Touring the Temple of Isis

The Temple of Isis in Pompeii has always been an intriguing structure for those who work in the ancient city. Not only is it a clear representation of the influx (and acceptance) of foreign gods in Rome, it also has had a distinct place in the conversation regarding euergetism, the political advancement of the sons of freedmen, and the rebuilding of the city after the earthquake in AD 62. The temple, seemingly demolished in its entirety in the earthquake, was rebuilt quickly due to the generosity of a six year old boy named Numerius Popidius Celsinus. It was among the first structures to be excavated in Pompeii, discovered in 1764.

I was recently in Pompeii doing a bit of work on graffiti, and much to my surprise, found a few in the Temple of Isis that I had somehow never noticed before. This, much like last week’s post, isn’t ancient graffiti, but instead is something more akin to early modern graffiti. The small building just to the south of the cella identified as a purgatorium (you can see the plan of the temple complex here) is still fairly well covered with the original ancient stucco work.


The plaster has been used to record names of tourists and visitors, going back to the time the building was first excavated.


The earliest I found was the above, J. Broom, who carved his name in 1789. The majority seem to date to the last few decades of the 1700s and the 1800s. The latest specific date I saw was 1900. Whilst the majority of the names were Anglophone (hardly a surprise considering the popularity of the Grand Tour amongst the British at that time), I was pleased to see at least one Italian had also left his mark. A man named Giuseppe (I can’t quite make out the surname), was there in 1790.


I’ve already written about the seemingly inherent human desire to leave behind a mark (here and here), but there were a couple of other things that struck me about these particular graffiti. One is the handwriting. It is very obvious that most of these texts were written in a different era simply by the penmanship. This is particularly stunning in view of carving a name in stucco – few blocky large letters – but almost exclusively the fine cursive fonts of another century. It has the appearance of names having been signed with pen and ink rather than carved with a sharp object into a hard surface. Also, the specificity. A few people didn’t just record their names and the year, but also the month, and even the day.


These visitors to the temple in May of 1797 (specifically on the 24th for the one on the left), used the column as their writing surface, thus limiting themselves considerably on space.

I admittedly rather like this little collection of names and dates in the Temple of Isis, despite the fact that usually I am disgusted by the addition of graffiti by modern tourists to sites like Pompeii and Herculaneum. Normally, I consider this defacement, and the destruction of irreplaceable ancient surfaces. This strikes me as particularly egregious when someone has written across a wall painting (what kind of tourist even brings a marker into the site?). Yet these texts, despite being defacement of an ancient monument, also tell a story about the site, about the history of the excavations and access, and about how Pompeii became a recognizable place in the world’s collective cultural mind. So whilst I am somewhat conflicted about their existence, finding them, searching for different years, looking at handwriting styles and names, was a few minutes of absolute joy, and a reminder of why I love doing what I do.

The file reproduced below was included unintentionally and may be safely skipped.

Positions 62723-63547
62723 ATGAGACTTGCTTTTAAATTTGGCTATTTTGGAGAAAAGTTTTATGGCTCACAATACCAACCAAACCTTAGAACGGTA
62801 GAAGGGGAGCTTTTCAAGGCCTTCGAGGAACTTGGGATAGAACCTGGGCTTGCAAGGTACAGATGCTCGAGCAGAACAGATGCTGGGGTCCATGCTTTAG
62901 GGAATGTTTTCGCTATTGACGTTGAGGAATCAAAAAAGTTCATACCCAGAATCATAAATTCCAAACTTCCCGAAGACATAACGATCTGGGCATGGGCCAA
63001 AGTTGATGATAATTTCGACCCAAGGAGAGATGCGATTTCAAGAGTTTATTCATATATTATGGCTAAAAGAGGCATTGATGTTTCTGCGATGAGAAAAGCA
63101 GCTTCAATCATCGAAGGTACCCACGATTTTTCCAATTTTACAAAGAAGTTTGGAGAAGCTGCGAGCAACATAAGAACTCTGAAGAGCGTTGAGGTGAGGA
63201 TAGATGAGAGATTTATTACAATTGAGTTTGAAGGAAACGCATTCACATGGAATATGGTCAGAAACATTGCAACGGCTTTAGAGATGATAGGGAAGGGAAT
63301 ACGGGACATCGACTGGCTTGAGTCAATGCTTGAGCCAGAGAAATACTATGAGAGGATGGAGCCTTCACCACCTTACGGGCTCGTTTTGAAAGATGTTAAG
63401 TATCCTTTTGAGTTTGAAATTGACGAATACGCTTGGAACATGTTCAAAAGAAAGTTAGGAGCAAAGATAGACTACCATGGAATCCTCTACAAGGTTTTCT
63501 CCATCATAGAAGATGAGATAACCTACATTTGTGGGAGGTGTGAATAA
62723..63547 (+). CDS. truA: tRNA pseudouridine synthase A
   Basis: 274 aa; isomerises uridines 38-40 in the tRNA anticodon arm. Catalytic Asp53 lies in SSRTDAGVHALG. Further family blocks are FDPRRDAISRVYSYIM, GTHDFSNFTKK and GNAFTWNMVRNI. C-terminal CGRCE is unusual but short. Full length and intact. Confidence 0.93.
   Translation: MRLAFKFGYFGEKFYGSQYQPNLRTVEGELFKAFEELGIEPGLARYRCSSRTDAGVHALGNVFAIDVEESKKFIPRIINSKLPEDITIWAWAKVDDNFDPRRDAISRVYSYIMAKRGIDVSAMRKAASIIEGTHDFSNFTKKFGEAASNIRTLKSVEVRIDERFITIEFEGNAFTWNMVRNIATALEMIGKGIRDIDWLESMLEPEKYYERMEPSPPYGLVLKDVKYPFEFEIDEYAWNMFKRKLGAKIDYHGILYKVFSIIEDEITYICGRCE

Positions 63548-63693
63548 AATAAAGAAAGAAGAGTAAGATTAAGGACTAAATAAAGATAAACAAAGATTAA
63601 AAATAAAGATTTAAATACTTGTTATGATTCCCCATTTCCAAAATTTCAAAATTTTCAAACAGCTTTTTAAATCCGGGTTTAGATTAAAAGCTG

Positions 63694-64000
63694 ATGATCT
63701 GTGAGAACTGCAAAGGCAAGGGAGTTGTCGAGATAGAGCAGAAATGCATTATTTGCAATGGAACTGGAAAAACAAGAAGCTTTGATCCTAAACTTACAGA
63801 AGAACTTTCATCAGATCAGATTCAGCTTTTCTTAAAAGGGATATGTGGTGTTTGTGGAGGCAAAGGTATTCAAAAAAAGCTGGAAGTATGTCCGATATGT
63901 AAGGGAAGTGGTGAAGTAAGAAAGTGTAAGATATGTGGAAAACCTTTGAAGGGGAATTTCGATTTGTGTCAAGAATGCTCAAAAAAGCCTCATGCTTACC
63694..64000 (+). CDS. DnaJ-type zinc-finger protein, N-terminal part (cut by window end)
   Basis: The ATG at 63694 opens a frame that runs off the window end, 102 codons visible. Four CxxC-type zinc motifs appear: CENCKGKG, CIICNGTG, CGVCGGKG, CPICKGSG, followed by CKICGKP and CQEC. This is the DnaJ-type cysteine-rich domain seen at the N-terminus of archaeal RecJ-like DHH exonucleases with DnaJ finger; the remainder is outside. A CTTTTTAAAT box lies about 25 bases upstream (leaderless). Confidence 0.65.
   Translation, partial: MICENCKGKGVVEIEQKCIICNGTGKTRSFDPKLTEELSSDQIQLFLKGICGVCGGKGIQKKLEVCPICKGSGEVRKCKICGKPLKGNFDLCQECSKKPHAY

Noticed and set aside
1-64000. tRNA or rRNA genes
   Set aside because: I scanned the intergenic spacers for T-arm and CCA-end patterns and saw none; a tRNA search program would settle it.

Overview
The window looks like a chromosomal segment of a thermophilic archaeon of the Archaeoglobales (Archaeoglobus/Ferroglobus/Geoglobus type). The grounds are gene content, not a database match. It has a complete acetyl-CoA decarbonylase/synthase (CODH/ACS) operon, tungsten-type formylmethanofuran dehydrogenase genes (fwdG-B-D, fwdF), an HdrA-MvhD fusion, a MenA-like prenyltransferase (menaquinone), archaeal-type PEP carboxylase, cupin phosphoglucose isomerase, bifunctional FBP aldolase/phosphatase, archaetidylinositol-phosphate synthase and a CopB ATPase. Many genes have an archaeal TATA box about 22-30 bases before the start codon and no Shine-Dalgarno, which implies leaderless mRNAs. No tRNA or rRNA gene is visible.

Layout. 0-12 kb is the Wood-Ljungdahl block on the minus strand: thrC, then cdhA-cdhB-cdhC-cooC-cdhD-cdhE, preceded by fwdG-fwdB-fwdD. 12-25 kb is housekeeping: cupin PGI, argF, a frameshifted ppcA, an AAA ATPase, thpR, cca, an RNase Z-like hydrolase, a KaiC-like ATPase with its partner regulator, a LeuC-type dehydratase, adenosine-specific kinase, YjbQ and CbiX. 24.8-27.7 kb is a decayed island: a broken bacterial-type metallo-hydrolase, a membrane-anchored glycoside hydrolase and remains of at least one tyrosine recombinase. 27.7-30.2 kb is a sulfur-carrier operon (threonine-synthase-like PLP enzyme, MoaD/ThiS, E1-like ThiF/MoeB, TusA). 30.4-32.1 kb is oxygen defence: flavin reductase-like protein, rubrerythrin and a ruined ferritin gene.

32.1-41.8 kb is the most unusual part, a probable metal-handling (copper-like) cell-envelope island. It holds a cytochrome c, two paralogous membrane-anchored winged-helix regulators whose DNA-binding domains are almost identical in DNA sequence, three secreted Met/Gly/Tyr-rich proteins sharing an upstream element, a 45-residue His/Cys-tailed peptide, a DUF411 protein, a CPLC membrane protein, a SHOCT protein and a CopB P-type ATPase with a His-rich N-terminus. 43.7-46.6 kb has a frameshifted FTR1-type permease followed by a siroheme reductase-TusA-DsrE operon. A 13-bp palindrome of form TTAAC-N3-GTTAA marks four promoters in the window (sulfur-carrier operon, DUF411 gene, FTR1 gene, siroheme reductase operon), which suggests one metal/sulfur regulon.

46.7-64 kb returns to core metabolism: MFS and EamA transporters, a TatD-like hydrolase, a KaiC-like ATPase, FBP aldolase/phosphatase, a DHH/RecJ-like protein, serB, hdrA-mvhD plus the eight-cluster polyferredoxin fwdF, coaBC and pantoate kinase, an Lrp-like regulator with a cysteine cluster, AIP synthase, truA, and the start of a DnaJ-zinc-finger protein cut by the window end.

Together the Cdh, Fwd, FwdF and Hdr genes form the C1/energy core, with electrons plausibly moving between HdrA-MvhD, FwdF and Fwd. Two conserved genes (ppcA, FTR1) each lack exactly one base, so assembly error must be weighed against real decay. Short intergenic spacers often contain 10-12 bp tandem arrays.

Scribblers and Scholars

Last weekend I finally got around to doing one of those Oxford things that one living here should do: despite my slight tendency to vertigo I climbed the very narrow, steep and winding stairs to the top of the tower of University Church of St. Mary the Virgin. Although it is believed that there has been a church in this location since Anglo-Saxon times, the current building is an assemblage of components built between the thirteenth and eighteenth century. The oldest part of the structure is the Tower, dated to 1280. Tourists (okay, and residents) climb the tower for the stunning views over the skyline of Oxford. Narrow walkways are on all four sides of the Tower, linked by small arched passageways. Within two of these corner passages, I discovered a wealth of inscribed names, initials, and dates. DSCF7643

The earliest date I found inscribed is in the above photo, 1612, carved deeply beneath a less visible 1791. An individual with the initials AR, in the upper right corner, carved his (I’m assuming) initials in 1676. The overlap of names and the wearing over time has rendered most of the scratchings fairly illegible. Whilst I have seen other churches (Gloucester Cathedral comes to mind) with graffiti inscribed by builders and craftsmen, the dates and use of the building suggest to me that the majority of these names belong to students or visitors to the university. The Tower, a few floors below this vantage point, contains the Old Library. Built in 1320, it was the first central university office and library (i.e. not college affiliated), and was used for meetings and research prior to the construction of the Bodlian Library and Divinity School, built in the fifteenth and sixteenth centuries. It should be no surprise, therefore, that the latest dated inscriptions I found were from 1811, when Messrs. Stone and Godfrey carved their names, well past the time when the Tower rooms would have still been used as originally intended.